Islam: People often say that the Qur’an gives 99 names for God, such as The Beneficent, Most Gracious, Lord, Most Merciful, and Almighty. In reality, there are more than 99 names for God in Islam. Of course, the most common name for God in Islamic tradition is “Allah”—which means “the God” (referring to the belief that Allah is the only God that exists, the only one that every has existed, and the only one that ever will exist). In Islam, some will occasionally speak of the “100th name of God,” which is traditionally given as “Ana,” which means “I am” (sometimes rendered “Me”)—reminiscent of the name Jehovah gave for Himself in the Hebrew Bible (See Exodus 3:14. See also John 8:24 & 58). Some scholars suggest that the parallel between the name for YHWH/Jehovah and Allah/Ana is to be found in the fact that the Qur’an makes it clear that the God which spoke to Moses (in the burning bush)—and to all other Hebrew Bible and New Testament prophets—was Allah. Thus, he is Ana (or “I Am”) and, consequently, the name “Jehovah” is but one more title used to refer to Allah by certain ancient people.

Judaism: As already noted, the Hebrew Bible offers a number of names for the God of Judaism. The correct name for the Jewish God is YHWY—though the proper vocalization of this name has been lost. Jews will traditionally avoid trying to pronounce this name, and will often even avoid writing out the world God, instead penning that title as G0D or G-d. Similarly, in Rabbinic Judaism, there are seven names for God which are considered so holy that, once written, they are not to be erased. Those seven names are: Ehyeh ("I Am"), El or Eloah (both meaning “God”), ha Elohim (“the God”), Shaddai (“Almighty"), Tzevaot (of “Hosts") and, of course, YHWH. Other popular and commonly employed names for God (in Judaism) include Adoni (“Lord” or “My Lord” in the plural), HaShem (“The Name”), and “The Eternal One.”

Sikhism: The founder of Sikhism, Guru Nanak, argued that—though we call the divine by many different names—there is actually only one God. According to Nanak, regardless of whether you called God Allah, Vishnu, or some other name, all people are still worshiping the same God—for there is, in actuality, only one God. Thus, though the world’s various religions have certain common names which they employ for the incomprehensible and singular God, Sikhs are less concerned about the variety of names used, since all names are ultimately inadequate in describing the divine. Popular Sikh names for the God include Ek Onkar (“One Supreme Reality”), Waheguru (“Wonderful Teacher”), One True Name, and Hari (often translated as “Glowing” or “Shining”).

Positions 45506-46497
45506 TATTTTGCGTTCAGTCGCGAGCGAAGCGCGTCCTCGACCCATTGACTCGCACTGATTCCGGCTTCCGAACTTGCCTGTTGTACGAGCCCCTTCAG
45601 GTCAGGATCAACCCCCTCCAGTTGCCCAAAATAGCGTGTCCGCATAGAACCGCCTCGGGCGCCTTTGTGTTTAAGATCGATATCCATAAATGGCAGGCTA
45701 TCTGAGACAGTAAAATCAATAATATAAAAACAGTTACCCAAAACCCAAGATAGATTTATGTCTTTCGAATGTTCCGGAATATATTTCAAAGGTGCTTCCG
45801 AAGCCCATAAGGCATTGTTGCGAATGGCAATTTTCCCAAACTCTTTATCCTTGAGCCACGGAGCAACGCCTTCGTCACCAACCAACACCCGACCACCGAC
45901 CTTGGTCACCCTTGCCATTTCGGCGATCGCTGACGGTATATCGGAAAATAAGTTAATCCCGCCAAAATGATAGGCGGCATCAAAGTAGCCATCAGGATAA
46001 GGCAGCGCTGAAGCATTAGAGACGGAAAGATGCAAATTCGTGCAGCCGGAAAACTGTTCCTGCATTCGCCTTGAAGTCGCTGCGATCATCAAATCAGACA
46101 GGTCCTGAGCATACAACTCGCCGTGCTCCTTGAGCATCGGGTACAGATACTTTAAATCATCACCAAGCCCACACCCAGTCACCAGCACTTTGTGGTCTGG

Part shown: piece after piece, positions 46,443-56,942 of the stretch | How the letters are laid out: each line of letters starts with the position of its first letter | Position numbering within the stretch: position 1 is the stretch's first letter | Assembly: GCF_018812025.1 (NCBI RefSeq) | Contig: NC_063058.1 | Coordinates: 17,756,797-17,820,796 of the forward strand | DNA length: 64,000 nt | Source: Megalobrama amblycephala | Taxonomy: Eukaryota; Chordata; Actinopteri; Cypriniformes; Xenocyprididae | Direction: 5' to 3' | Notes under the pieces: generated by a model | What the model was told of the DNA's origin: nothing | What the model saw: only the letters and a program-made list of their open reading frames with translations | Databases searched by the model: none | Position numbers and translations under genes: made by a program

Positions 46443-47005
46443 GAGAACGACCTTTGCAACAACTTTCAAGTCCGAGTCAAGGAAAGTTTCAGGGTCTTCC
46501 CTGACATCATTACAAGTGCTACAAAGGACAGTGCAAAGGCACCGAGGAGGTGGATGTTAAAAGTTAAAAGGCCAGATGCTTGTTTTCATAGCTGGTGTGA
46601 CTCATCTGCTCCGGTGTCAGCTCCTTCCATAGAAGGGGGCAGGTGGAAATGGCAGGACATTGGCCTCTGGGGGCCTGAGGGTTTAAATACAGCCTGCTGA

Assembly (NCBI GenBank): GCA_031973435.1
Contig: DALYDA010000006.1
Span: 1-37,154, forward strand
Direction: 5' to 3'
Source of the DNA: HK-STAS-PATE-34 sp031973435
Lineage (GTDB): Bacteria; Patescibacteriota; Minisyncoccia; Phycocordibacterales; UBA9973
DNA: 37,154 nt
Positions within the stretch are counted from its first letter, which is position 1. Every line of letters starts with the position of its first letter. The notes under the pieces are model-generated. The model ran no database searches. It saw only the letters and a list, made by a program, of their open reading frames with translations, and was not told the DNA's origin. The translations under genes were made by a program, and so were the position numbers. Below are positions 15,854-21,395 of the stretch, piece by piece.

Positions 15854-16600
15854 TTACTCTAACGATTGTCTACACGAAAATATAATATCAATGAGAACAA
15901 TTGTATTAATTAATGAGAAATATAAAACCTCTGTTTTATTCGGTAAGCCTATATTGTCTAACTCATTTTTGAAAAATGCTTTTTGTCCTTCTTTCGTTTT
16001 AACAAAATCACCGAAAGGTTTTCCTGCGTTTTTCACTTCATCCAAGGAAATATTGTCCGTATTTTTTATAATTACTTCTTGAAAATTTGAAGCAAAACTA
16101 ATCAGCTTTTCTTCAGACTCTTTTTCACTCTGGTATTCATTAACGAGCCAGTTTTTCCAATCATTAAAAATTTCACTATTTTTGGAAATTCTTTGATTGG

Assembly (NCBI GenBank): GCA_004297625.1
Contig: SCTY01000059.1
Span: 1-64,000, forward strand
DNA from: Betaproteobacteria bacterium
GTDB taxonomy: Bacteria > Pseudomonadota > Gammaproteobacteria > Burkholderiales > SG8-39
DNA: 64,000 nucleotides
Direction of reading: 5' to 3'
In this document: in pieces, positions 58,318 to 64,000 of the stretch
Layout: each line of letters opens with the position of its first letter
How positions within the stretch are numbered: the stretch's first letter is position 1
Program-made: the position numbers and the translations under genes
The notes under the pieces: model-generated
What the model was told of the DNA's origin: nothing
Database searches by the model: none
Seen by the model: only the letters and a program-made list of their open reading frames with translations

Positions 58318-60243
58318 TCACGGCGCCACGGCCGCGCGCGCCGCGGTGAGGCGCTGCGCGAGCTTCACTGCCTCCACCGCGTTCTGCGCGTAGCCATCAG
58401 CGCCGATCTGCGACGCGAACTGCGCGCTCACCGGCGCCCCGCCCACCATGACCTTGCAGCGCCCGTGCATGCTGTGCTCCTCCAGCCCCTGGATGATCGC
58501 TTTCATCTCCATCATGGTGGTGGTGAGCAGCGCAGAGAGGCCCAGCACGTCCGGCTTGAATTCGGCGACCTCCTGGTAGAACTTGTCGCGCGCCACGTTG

Zoroastrianism: While this tradition grew out of the polytheistic ancient Aryan belief system, Zoroastrianism defines itself as a monotheistic faith. God is referred to by some 101 names, in the Zoroastrian tradition, though each is simply a title—as God has no name, according to Zoroastrian scholars. That being said, by far, the most common epithet for the Zoroastrian divine is Ahura Mazda (meaning “Wise Lord” or “Lord of Wisdom”). Other titles for God include Yazat (or “Worthy of Worship”), Harvasp-h'udhâ (meaning “The Lord of all”), Abadah ("Without beginning"), and Jamakh ("Greatest cause"). While God formally has no name, Zoroastrianism teaches that there are six divine “emanations” or “evocations” (wisdom, truth, power, love, unity and immortality) that God has sent forth from His own being, which enable us to “know” God’s nature. These are the essence of Ahura Mazda and, thus, themselves function as ways to both conceive of God and make reference to the divine (or attributes thereof).

While many other religious traditions could be discussed, and thousands of additional names for the divine fleshed out, suffice it to say that in nearly none of the world’s organized faiths are the name-titles for God believed to be much more than human ways to grasp or encapsulate the nature, role or purpose of the divine. For most religions, God is ultimately unknowable—and “names” or “titles” are but ways for the finite to grasp and relate to the infinite.

3/7/2023 10:33:02 PM
About About Alonzo L. Gaskill
Alonzo L. Gaskill is an author, editor, theologian, lecturer, and professor of World Religions. He holds degrees in philosophy, theology/comparative religion, and biblical studies. He has authored more than two-dozen books and numerous articles on various aspects of religion with topics ranging from world religions and interfaith dialogue, to scriptural commentaries, texts on symbolism, sacred space, and ritual, and even devotional literature.